4. 13.3 Glance at the Research Process: Key Skills
      5. 13.4 Annotated Student Sample: Research Log
      6. 13.5 Research Process: Making Notes, Synthesizing Information, and Keeping a Research Log
      7. 13.6 Spotlight on … Ethical Research
      8. Further Reading
      9. Works Cited
    12. 14 Annotated Bibliography: Gathering, Evaluating, and Documenting Sources
      1. Introduction
      2. 14.1 Compiling Sources for an Annotated Bibliography
      3. 14.2 Glance at Form: Citation Style, Purpose, and Formatting
      4. 14.3 Annotated Student Sample: “Healthy Diets from Sustainable Sources Can Save the Earth” by Lily Tran
      5. 14.4 Writing Process: Informing and Analyzing
      6. Further Reading
      7. Works Cited
    13. 15 Case Study Profile: What One Person Says About All
      1. Introduction
      2. 15.1 Tracing a Broad Issue in the Individual
      3. 15.2 Case Study Trailblazer: Vilayanur S. Ramachandran
      4. 15.3 Glance at Genre: Observation, Description, and Analysis
      5. 15.4 Annotated Sample Reading: Case Study on Louis Victor "Tan" Leborgne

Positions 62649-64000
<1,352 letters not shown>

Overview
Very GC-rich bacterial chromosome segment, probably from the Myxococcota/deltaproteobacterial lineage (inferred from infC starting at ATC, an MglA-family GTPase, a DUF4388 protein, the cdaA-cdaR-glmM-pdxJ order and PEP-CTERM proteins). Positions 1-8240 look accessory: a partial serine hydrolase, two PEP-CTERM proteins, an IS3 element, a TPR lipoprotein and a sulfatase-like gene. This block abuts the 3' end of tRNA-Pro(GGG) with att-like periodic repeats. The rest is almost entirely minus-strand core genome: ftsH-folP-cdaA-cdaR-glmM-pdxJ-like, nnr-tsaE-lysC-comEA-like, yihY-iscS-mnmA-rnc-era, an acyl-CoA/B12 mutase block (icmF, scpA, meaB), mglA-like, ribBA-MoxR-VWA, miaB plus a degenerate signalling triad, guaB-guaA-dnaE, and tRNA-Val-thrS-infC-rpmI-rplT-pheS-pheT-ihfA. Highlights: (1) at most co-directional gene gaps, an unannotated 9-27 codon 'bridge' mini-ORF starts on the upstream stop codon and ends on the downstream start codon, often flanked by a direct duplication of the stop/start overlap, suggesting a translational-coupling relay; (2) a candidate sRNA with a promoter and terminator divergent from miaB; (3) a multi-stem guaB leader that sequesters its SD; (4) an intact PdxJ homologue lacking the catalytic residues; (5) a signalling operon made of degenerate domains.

6. 15.5 Writing Process: Thinking Critically About How People and Language Interact
      7. 15.6 Editing Focus: Words Often Confused
      8. 15.7 Evaluation: Presentation and Analysis of Case Study
      9. 15.8 Spotlight on … Applied Linguistics
      10. 15.9 Portfolio: Your Own Uses of Language
      11. Further Reading
      12. Works Cited
  4. Navigating Rhetoric in Real Life
    1. 3 Unit Introduction
    2. 16 Print or Textual Analysis: What You Read
      1. Introduction
      2. 16.1 An Author’s Choices: What Text Says and How It Says It
      3. 16.2 Textual Analysis Trailblazer: bell hooks
      4. 16.3 Glance at Genre: Print or Textual Analysis
      5. 16.4 Annotated Student Sample: "Artists at Work" by Gwyn Garrison
      6. 16.5 Writing Process: Thinking Critically About Text
      7. 16.6 Editing Focus: Literary Works Live in the Present
      8. 16.7 Evaluation: Self-Directed Assessment
      9. 16.8 Spotlight on … Humanities
      10. 16.9 Portfolio: The Academic and the Personal